No Place for Hate

Meghan Dietsche Goel - February 3, 2017

Like many bookstores right now, BookPeople is actively talking about using our platform to better represent diverse voices, to champion the spirit of inclusivity, and to keep making our store a safe space for all members of our community. Elizabeth Bluemle and Leslie Hawkins have written this week about some concrete actions their stores are taking. I wanted to chime in to talk about some ways BookPeople has begun partnering with the Anti-Defamation League in our area and to provide links to some resources that might interest other stores.
As I’m sure you know, ADL has been fighting anti-Semitism and bigotry and protecting civil rights for all for over a century – a mission that could not be more critical right now. They’ve also been working with Austin schools since 2004 through the No Place for Hate® initiative. From what I’ve seen and heard from Austin educators, it’s a truly innovative program that provides a framework for schools to combat hatred and bias by building environments of respect that allow all students to thrive. I knew about ADL’s excellent programming in the schools, but I didn’t realize how much they focus on books to engage kids in conversations about bias and bullying and social justice.

ADL’s Books That Matter program champions an idea that booksellers all know–that “books have the potential to create lasting impressions.” And after I met Jillian Bontke, ADL Austin’s Education Director last summer, we realized there was a lot of potential to work together. Here are some of the ways we’re working with ADL now along with some terrific online resources available to stores around the country.
FEATURING ADL’S BOOK OF THE MONTH: While there are an impressive 800 books in ADL’s Books That Matter Program, covering 11 categories, they highlight one Book of the Month every month, for which they supply detailed discussion guides for parents and educators to extend the book’s themes. We’ve been featuring the books and resources links in our kids e-newsletter since last fall, and it’s been a terrific way to both highlight important books and point our customers toward expertly crafted guides for discussion. If you’d like to do the same, February’s Book of the Month is a personal favorite: Firebird by Misty Copeland.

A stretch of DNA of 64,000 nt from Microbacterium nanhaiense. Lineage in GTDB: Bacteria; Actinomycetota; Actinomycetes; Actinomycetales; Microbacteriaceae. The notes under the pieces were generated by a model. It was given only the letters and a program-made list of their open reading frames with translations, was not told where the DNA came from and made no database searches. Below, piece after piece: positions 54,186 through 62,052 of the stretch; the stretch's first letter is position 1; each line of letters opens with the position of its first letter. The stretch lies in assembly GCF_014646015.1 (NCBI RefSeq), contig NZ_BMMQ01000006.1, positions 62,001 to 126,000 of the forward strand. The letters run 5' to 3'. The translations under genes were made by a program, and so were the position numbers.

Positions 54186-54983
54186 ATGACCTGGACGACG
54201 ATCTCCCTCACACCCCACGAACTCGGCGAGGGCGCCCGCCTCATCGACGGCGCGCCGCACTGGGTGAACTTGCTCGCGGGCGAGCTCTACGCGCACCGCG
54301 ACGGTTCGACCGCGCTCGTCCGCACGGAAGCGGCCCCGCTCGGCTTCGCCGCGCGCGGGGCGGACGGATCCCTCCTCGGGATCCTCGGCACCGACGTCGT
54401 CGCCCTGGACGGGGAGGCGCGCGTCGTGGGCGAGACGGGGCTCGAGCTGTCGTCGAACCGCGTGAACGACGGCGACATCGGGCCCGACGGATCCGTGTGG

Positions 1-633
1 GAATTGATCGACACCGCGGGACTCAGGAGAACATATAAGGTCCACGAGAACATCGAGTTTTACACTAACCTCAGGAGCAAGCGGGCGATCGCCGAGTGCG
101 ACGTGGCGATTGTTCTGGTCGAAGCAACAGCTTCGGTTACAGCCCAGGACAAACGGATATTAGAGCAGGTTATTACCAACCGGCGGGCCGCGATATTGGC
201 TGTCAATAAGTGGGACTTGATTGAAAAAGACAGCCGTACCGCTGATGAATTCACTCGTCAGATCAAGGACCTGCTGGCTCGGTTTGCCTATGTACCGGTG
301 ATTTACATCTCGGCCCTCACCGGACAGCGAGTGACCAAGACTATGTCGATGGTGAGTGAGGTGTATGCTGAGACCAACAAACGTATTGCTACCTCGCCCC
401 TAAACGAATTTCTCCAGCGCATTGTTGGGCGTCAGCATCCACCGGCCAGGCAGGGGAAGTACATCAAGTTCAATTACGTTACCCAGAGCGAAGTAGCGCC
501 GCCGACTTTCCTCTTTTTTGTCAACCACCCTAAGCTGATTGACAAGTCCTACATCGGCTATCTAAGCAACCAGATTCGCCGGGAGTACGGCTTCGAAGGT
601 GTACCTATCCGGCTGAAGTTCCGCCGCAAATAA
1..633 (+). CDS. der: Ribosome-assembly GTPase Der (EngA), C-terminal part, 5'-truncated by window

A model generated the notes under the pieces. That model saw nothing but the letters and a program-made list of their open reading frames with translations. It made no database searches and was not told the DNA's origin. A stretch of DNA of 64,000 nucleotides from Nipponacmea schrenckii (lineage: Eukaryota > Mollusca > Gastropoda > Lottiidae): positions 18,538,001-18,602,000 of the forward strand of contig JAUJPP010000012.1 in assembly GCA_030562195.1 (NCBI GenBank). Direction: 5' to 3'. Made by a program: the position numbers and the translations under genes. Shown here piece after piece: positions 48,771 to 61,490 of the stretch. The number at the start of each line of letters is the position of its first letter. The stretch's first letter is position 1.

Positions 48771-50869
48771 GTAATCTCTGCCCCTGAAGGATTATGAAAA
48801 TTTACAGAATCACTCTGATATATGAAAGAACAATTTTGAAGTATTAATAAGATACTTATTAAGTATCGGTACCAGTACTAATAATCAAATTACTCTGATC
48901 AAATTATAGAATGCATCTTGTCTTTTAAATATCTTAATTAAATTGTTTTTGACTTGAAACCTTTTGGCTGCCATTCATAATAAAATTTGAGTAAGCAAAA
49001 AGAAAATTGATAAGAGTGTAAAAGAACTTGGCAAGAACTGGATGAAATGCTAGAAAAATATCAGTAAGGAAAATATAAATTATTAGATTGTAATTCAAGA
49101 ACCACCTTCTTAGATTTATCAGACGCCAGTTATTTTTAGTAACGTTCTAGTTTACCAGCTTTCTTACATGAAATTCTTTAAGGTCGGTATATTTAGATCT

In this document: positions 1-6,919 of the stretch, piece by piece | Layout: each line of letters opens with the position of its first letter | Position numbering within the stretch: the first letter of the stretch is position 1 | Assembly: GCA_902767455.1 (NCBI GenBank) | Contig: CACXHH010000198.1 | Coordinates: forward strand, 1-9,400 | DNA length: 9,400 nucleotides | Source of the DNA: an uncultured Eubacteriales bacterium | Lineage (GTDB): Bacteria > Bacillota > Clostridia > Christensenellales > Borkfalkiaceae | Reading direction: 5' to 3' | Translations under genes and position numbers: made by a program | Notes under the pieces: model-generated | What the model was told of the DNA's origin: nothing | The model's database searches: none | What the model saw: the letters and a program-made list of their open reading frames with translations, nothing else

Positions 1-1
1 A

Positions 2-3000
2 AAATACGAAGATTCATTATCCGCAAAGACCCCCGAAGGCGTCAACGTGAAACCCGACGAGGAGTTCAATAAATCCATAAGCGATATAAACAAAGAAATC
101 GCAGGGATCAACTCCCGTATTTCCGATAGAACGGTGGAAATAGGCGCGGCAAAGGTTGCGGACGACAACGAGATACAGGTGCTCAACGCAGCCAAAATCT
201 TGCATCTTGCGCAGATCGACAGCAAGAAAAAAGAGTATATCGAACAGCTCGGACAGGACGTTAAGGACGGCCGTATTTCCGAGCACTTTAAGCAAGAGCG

FACILITATING EDUCATOR RESOURCES & DIALOGUE: I was at the Children’s Institute in Pasadena last year where Jewell Parker Rhodes gave that incredible speech that Little, Brown reprinted in the ARCs for Towers Falling. When I met Jillian from ADL, we had already booked Jewell for fall school visits, so this seemed like an invaluable opportunity to connect her with teachers and librarians participating in No Place for Hate®. The conversation at our co-sponsored event was electric and powerful and resonated strongly with the educators. It was a truly memorable night for all involved, and we hope to facilitate more of these conversations with educators, activists, and authors. Even if you don’t have an ADL Education Director in your community to moderate an event, I think the Book of the Month resources and guides could provide the basis for an interesting panel discussion, educators’ book club or other programming event. Personally, I’m going to start including the Books That Matter resources in my presentations to preservice teachers who come in from the University of Texas to hear about the importance of building inclusive class libraries and how books can be used to build empathy and engage kids in SEL discussions in the classroom.
BUILDING A DISPLAY: Our newest collaboration with ADL just went up today. Jillian Bontke from ADL Austin will be helping us curate a monthly display at the front of our BookKids section highlighting books and discussion topics that matter. Customers can browse recommendation cards and grab a button or a bumper sticker to spread the message.
ENGAGING WITH STAFF: To provide context for our new display, Jillian Bontke is coming to a staff meeting next week to talk about how ADL uses books to fight hate and build positive, inclusive environments. We’re going to follow that with an open forum for booksellers to brainstorm and share ideas about what BookPeople should be doing to do the same. I’m looking forward to the discussion. The most valuable partnerships, after all, are the ones that inspire us to keep doing better. For more information about No Place for Hate in your region check out:
I’d love to hear about any other community partners with resources that stores have found valuable!

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